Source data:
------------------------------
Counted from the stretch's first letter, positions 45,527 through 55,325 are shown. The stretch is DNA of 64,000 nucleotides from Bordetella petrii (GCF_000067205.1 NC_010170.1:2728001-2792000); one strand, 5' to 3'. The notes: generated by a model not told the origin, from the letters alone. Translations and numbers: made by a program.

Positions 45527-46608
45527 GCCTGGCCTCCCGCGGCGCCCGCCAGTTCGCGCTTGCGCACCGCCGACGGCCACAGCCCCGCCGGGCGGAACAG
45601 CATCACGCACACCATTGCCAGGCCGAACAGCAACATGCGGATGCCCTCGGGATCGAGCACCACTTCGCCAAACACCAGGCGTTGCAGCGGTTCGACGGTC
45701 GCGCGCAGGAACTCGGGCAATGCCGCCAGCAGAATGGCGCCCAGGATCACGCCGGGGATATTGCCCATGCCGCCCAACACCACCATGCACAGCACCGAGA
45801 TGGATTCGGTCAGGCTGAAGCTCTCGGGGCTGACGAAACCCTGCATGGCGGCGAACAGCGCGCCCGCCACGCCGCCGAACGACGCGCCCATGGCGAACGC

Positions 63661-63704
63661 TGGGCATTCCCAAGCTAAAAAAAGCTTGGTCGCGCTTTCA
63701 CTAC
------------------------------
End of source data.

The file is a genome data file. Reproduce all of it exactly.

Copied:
Counted from the stretch's first letter, positions 45,527 through 55,325 are shown. The stretch is DNA of 64,000 nucleotides from Bordetella petrii (GCF_000067205.1 NC_010170.1:2728001-2792000); one strand, 5' to 3'. The notes: generated by a model not told the origin, from the letters alone. Translations and numbers: made by a program.

Positions 45527-46608
45527 GCCTGGCCTCCCGCGGCGCCCGCCAGTTCGCGCTTGCGCACCGCCGACGGCCACAGCCCCGCCGGGCGGAACAG
45601 CATCACGCACACCATTGCCAGGCCGAACAGCAACATGCGGATGCCCTCGGGATCGAGCACCACTTCGCCAAACACCAGGCGTTGCAGCGGTTCGACGGTC
45701 GCGCGCAGGAACTCGGGCAATGCCGCCAGCAGAATGGCGCCCAGGATCACGCCGGGGATATTGCCCATGCCGCCCAACACCACCATGCACAGCACCGAGA
45801 TGGATTCGGTCAGGCTGAAGCTCTCGGGGCTGACGAAACCCTGCATGGCGGCGAACAGCGCGCCCGCCACGCCGCCGAACGACGCGCCCATGGCGAACGC

Positions 63661-63704
63661 TGGGCATTCCCAAGCTAAAAAAAGCTTGGTCGCGCTTTCA
63701 CTAC